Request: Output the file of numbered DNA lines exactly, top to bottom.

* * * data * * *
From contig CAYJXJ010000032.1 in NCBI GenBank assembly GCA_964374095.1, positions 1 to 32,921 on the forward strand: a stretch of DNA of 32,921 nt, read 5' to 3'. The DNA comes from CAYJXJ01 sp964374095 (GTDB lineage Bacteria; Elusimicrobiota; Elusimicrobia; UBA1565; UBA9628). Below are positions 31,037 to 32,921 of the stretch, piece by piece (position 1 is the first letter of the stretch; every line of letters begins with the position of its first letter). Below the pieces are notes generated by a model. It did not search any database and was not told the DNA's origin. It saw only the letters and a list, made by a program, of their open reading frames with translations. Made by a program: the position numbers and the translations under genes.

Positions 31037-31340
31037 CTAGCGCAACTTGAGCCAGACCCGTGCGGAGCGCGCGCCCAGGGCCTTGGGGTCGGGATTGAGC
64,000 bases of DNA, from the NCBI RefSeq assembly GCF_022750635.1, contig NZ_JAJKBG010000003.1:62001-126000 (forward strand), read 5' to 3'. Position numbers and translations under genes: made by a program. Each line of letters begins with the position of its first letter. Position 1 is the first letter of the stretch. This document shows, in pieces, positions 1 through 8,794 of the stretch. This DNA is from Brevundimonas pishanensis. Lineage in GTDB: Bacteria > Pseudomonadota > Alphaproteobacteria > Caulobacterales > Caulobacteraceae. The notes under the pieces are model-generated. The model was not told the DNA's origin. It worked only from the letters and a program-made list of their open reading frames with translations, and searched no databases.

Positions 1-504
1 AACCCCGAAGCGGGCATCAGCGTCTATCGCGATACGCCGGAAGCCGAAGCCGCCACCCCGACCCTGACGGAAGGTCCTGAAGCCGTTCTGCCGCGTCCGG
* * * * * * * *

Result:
From contig CAYJXJ010000032.1 in NCBI GenBank assembly GCA_964374095.1, positions 1 to 32,921 on the forward strand: a stretch of DNA of 32,921 nt, read 5' to 3'. The DNA comes from CAYJXJ01 sp964374095 (GTDB lineage Bacteria; Elusimicrobiota; Elusimicrobia; UBA1565; UBA9628). Below are positions 31,037 to 32,921 of the stretch, piece by piece (position 1 is the first letter of the stretch; every line of letters begins with the position of its first letter). Below the pieces are notes generated by a model. It did not search any database and was not told the DNA's origin. It saw only the letters and a list, made by a program, of their open reading frames with translations. Made by a program: the position numbers and the translations under genes.

Positions 31037-31340
31037 CTAGCGCAACTTGAGCCAGACCCGTGCGGAGCGCGCGCCCAGGGCCTTGGGGTCGGGATTGAGC
64,000 bases of DNA, from the NCBI RefSeq assembly GCF_022750635.1, contig NZ_JAJKBG010000003.1:62001-126000 (forward strand), read 5' to 3'. Position numbers and translations under genes: made by a program. Each line of letters begins with the position of its first letter. Position 1 is the first letter of the stretch. This document shows, in pieces, positions 1 through 8,794 of the stretch. This DNA is from Brevundimonas pishanensis. Lineage in GTDB: Bacteria > Pseudomonadota > Alphaproteobacteria > Caulobacterales > Caulobacteraceae. The notes under the pieces are model-generated. The model was not told the DNA's origin. It worked only from the letters and a program-made list of their open reading frames with translations, and searched no databases.

Positions 1-504
1 AACCCCGAAGCGGGCATCAGCGTCTATCGCGATACGCCGGAAGCCGAAGCCGCCACCCCGACCCTGACGGAAGGTCCTGAAGCCGTTCTGCCGCGTCCGG